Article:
Copyright © 2020 Melanie Frick. All Rights Reserved.

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The Olsens in the Old Country

Niels Olsen and Juliane Sophie Hennike spent the first twenty-two years of their married life in their native Denmark before venturing together to America.

They had married on 30 July 1852 in Haraldsted, Soro, Denmark. A nineteenth-century stereoscope image of what appears to be the church at Haraldsted was handed down through descendants of their second son, along with a stereoscope image that preserves the view of the village itself.

Haraldsted, Soro, Denmark, 1800s; digital image 2019, privately held by Stevan Worley.

The couple resided in Osted, ten miles or so northeast of Haraldsted, in the early years of their marriage; this is where their sons Ole and Johan Henrik were born and baptized in 1853 and 1855. Niels, Juliane, and Ole appeared in the 1855 census here with two servants in their household, prior to the birth of Johan Henrik. Niels was a farmer.

The family relocated to the Orslevvester district five miles southwest of Haraldsted, near the village of Gyrstinge, within a year or two. Here their children Karen Sophia Dorthea, Karen Kirstine, Sesilie Johanne, Frederik, Anders Christian, Jens Christian, and Anders Julius were born and baptized between the years 1857 and 1871.

Haraldsted, Soro, Denmark, 1800s; digital image 2019, privately held by Stevan Worley.

The 1860 and 1870 Danish census records raise questions about the family’s living situation. In 1860, Niels and Juliane, by then the parents of three children, lived only with their youngest child at the time, daughter Karen Sophie Dorthea, age three. Where were their sons Ole and Johan Henrik? Ole, age seven, lived in Osted with his maternal grandmother. Johan Henrik’s location is less clear, but a census index indicates that a “Jens” Nielsen, age four, born in Osted, was a “foster child” in Jyrstup, located roughly between Osted and Orslevvester.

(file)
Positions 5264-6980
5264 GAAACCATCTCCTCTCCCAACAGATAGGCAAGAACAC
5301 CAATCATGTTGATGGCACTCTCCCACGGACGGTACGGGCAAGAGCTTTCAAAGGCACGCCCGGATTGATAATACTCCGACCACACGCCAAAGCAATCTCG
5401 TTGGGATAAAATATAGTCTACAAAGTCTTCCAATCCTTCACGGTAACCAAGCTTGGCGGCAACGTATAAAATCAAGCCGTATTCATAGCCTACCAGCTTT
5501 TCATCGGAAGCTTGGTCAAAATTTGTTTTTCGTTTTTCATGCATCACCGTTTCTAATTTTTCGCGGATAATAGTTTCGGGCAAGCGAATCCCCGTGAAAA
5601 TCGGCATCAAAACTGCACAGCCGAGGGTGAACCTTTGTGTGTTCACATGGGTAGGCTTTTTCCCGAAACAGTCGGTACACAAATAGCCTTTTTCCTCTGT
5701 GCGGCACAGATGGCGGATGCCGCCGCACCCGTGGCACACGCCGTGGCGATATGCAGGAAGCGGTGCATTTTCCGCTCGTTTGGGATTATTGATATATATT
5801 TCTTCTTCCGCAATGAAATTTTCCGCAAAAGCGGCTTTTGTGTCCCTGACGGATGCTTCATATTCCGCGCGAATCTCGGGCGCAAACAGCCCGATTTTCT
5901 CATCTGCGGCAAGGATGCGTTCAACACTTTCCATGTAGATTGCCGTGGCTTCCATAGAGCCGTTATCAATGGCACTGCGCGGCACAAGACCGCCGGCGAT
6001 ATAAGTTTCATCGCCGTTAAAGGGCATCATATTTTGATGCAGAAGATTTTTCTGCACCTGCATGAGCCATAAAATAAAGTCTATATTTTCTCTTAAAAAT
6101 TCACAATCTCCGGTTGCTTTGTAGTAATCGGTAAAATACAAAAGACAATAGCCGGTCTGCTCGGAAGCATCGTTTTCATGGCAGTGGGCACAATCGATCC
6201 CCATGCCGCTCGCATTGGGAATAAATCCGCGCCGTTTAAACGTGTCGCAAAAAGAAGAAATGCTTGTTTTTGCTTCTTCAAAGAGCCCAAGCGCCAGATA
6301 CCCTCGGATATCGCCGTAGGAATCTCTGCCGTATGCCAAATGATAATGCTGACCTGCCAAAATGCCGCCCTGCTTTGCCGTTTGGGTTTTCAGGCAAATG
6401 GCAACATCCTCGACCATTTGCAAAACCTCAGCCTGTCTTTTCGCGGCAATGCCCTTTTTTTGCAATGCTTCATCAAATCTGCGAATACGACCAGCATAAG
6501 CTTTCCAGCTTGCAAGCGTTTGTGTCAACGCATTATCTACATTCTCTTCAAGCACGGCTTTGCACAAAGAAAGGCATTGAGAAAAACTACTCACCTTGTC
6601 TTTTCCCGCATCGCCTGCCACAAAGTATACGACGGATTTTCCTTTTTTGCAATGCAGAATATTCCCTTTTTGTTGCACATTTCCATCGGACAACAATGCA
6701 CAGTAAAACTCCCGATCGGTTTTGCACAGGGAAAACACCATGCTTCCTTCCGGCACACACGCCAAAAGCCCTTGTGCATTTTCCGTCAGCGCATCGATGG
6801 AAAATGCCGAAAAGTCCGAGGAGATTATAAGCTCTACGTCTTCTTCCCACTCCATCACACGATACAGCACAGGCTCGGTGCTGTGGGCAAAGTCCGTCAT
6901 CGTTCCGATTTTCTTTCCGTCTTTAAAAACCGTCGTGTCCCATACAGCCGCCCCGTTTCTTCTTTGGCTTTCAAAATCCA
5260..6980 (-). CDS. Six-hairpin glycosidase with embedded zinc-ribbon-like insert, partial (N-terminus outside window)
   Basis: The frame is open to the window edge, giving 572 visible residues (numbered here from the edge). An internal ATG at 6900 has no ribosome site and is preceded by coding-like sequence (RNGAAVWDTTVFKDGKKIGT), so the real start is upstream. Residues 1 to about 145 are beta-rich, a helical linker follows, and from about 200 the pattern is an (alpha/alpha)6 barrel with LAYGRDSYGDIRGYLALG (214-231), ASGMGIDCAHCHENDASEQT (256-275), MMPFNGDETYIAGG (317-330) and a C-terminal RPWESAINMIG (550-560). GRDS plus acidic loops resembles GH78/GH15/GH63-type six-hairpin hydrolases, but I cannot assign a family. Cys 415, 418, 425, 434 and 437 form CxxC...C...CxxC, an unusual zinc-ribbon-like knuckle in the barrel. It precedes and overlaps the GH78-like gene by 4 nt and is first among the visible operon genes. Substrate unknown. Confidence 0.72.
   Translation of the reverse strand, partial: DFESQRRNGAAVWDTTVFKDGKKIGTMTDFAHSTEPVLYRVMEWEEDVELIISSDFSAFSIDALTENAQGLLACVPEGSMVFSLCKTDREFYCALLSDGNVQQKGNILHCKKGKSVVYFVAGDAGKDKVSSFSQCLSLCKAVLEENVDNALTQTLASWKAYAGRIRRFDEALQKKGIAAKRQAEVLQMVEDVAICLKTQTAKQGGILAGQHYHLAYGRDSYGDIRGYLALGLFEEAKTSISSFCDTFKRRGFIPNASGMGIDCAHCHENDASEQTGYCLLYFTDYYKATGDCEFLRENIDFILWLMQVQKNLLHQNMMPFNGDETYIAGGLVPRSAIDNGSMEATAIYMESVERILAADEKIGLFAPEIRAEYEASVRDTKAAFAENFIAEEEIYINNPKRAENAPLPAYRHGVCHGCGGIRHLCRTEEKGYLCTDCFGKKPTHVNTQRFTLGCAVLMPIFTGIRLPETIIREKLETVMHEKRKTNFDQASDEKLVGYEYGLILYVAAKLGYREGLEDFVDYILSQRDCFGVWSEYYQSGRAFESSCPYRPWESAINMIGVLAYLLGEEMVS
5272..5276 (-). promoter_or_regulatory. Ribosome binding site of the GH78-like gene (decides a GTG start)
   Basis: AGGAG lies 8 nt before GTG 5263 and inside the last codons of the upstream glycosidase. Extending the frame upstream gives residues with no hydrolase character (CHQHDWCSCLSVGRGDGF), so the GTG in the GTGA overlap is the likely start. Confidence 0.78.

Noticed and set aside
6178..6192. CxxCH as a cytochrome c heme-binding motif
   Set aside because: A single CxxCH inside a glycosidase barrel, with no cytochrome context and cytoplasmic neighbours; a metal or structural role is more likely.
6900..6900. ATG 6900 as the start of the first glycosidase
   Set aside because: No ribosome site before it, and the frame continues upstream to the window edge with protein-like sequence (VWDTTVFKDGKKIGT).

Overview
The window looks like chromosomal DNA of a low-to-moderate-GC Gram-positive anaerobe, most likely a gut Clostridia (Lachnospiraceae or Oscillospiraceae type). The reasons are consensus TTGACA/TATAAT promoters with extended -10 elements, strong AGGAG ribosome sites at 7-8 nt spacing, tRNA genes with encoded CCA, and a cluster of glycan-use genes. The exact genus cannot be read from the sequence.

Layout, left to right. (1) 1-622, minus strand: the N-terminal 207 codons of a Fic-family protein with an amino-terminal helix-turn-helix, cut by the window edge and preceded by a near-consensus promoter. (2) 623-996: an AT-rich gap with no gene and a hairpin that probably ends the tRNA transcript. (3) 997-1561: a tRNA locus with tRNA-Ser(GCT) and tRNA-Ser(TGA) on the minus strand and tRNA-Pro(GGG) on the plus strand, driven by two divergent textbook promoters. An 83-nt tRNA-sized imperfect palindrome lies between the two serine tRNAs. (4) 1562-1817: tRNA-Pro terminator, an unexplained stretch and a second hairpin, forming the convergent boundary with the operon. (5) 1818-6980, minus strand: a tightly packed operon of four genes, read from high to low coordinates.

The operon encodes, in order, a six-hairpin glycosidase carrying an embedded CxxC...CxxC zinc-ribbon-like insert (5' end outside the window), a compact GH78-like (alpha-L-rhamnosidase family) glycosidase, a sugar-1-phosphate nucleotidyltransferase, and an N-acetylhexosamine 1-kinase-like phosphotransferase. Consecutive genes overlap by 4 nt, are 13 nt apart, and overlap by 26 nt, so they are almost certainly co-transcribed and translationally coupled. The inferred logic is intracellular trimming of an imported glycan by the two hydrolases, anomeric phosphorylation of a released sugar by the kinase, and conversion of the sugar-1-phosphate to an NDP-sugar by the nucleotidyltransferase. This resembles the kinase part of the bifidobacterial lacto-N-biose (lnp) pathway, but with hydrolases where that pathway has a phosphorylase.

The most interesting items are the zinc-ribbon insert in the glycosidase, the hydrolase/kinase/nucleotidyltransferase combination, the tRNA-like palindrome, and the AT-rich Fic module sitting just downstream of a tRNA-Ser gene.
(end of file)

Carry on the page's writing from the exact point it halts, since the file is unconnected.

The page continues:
Although it seems odd that the Ole and Johan would not have lived in their parents’ household, it should be noted that Juliane was in the late stages of pregnancy in early 1860. One could speculate that she might have been unwell and therefore her older children were placed with relatives or friends for a temporary period.

There was no census in 1865 to give an idea of the family’s household structure, but in 1870, Niels and Juliane continued to reside in Orslevvester with five of their seven surviving children: Johan Henrik, Karen Kristine, Sesilie Johanne, Frederick, and Jens Christian.

Olsen Family Home, Soro, Denmark, 1800s; digital image 2019, privately held by Stevan Worley.

Their oldest son Ole, sixteen, and oldest daughter Karen Sophie Dorthea, twelve, resided in a household in Haraldsted where they were recorded as foster children. Three servants, ages sixteen, eighteen, and twenty also resided in the household, so it is notable that their statuses differed from those of Ole and Dorthea; however, the sixteen-year-old servant was female, and one possible theory is that males might not have been considered to be grown men and therefore actual servants until an older age. It seems plausible that the brother and sister may have worked in exchange for room and board, if not yet for a wage; whether they had left their family home for work experience or due to space constraints or poverty is unknown.